In the second quarter, we also sold, we sold 2 20-year old combination carriers and Frontline had to pay a $14 million compensation to us for the termination of the contracts. Net cash proceeds was $17 million after prepayment of associated financing and recorded a book gain of $5.8 million in the second quarter, relating to these 2 vessels. At the end of the second quarter, Seadrill exercised the pre-agreed purchase option for the jack-up drilling rig, West Prospero. We acquired the rig in 2007 and it was chartered to Seadrill on a long-term payable charter, where Seadrill was granted certain payment options first time in 2010. The purchase option price was $133.1 million and the transaction was affected as a sale of the shares in the asset-owning subsidiary. The bank financing in the asset-owning subsidiary continues after the sale, including a $20 million corporate guarantee from Ship Finance. The loan amount is currently less than 50% of the charter-free value of the rigs as reported by brokers, and the guarantee obligation will expire in 2013 at the latest. We have full indemnity from Seadrill for this obligation and we will receive a 2% per annum fee for continuing to provide this guarantee.
Ship Finance received approximately $36.2 million in net cash proceeds from the sale and recorded a book gain of $4.1 million, classified as gain on sale of associates. One of the very important features with Ship Finance is our long-term charter portfolio that gives us a very transparent and predictable cash flow. Ship Finance is in a different league than most of the shipping and offshore companies with more than 11 years weighted average charter coverage. We have nearly $7 billion of fixed rate order backlog or approximately $87 per share, and the EBITDA equivalent backlog is approximately $5.5 billion or around $70 per share. These numbers are before profit share and do not include any rechartering after the end of the current charter.
Looking at the segments where this cash flow will be generated, we see that offshore is still the largest segment for us with 43% or approximately $3 billion of the backlog, while tankers where the company started, now represents approximately 34% of the backlog. Containers have recently increased to 16% through the new acquisitions and the dry bulk segment is 8%. Over time, we expect to balance these segments. But for us, it's more important to do the right transactions than to focus on a specific percentage per segment.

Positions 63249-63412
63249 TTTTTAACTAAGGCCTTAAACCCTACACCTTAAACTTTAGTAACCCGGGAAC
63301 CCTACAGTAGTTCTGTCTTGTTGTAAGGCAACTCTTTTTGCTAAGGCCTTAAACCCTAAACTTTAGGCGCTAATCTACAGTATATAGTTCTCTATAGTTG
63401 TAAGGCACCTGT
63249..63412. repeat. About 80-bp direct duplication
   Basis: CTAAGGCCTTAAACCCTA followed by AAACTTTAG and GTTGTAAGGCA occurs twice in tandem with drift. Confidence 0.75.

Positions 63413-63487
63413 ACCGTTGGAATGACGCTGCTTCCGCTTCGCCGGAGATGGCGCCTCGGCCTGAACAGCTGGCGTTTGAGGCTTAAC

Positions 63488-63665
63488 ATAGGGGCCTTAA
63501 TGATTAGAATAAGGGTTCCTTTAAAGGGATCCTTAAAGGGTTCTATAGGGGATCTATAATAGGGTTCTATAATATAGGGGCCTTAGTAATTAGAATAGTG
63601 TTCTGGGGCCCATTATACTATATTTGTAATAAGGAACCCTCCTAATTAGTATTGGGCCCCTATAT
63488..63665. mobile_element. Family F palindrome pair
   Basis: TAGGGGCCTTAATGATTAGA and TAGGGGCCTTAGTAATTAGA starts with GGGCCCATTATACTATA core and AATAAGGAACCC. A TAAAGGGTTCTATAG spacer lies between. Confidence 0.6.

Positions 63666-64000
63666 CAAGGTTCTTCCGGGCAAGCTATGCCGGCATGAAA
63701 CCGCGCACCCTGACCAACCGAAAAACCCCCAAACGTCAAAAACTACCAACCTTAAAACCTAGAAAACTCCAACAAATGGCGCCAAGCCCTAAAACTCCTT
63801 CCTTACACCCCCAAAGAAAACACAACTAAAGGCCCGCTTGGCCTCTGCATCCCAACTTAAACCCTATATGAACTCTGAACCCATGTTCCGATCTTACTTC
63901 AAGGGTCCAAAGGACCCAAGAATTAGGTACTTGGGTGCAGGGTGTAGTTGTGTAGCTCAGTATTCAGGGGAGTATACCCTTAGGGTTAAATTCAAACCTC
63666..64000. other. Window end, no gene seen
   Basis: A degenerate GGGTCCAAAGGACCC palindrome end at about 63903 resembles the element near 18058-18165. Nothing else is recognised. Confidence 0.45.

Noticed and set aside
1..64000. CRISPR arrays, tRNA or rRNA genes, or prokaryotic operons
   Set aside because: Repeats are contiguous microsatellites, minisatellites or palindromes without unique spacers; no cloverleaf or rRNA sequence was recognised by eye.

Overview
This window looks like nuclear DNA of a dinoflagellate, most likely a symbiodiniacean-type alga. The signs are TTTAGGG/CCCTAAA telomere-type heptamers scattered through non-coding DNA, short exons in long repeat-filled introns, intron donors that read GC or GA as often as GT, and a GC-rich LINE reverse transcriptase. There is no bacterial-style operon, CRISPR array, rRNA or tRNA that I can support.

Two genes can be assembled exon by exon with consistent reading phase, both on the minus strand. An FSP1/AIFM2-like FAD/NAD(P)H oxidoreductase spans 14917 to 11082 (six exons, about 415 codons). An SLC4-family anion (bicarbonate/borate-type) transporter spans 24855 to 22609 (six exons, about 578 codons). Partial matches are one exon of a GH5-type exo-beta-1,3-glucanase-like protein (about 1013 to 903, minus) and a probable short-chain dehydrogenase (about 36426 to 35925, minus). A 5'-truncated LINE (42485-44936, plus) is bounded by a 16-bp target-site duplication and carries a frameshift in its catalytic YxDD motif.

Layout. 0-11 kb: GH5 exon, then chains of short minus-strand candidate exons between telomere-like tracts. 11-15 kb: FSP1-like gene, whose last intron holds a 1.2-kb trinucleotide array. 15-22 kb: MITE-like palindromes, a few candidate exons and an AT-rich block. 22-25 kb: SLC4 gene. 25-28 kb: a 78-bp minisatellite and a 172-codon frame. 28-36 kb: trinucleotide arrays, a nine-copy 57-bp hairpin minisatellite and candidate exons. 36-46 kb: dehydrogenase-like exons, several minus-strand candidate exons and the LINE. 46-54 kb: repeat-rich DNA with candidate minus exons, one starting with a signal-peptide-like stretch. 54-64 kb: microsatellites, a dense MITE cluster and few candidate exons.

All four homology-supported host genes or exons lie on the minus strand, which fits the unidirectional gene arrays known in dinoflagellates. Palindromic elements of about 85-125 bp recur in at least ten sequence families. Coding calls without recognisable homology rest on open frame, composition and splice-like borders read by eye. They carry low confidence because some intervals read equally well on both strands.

We have recently added to both the container and offshore sectors, but we do see interesting opportunities for growth across all 4 segments. One of the key strengths of the company is the charter portfolio and our counterparties. We have a total of 14 customers and all are current with their charter payments to us. 84% of our charter backlog is with public companies, which gives us and our investors and stakeholders a very good opportunity to monitor the quality of our backlog. 41% of the portfolio is with companies with a market capitalization in excess of $5 billion. Also, the charter tender, as indicated on the right side, is quite unique with more than 70% of the portfolio in excess of 10 years and only 3% shorter than 5 years.
Our 2 largest counterparties are Seadrill and Frontline. Seadrill represents more than 40% of our backlog and the assets are state-of-the-art ultra-deepwater drilling rigs. There are 12 years remaining under the charter and we have already paid down $200 million per rig or $600 million in aggregate on the financing of these assets. And this is after only 2.5 years of operation. Due to the conservative structure of the transactions with front loading of charter hire which has quickly taken down our exposure to the asset, the offloading of interest rate risk and residual value risk, we have to account for these wholly-owned assets as investments in associate.
In 2004, Frontline was our only client and all the assets were employed in the tanker segment. There was a mutual dependency as we effectively owned all the assets they operated. While we had diversified across segments and with multiple counterparties, we have not done any new transactions with Frontline for more than 6 years. In the meantime, we have enjoyed significant cash flows from the charters and more than $500 million of profits paid. But equally important, we have used a significant part of this cash flow to pay down on financing relating to the vessels. Frontline on their side, have also grown significantly and based on information from their first quarter reporting, they now have more vessels owned and charted in from others than they have charted in from us.
In addition to the chartering obligation, which is fully guaranteed by the ultimate parent in Frontline, there is also a $2 million cash deposit per vessel in favor of us. This is additional security for us and cannot be touched by Frontline. Six of the vessels are employed in the dry bulk segment now and we have a fixed-rate operating cost agreement, which we believe is very attractive for us.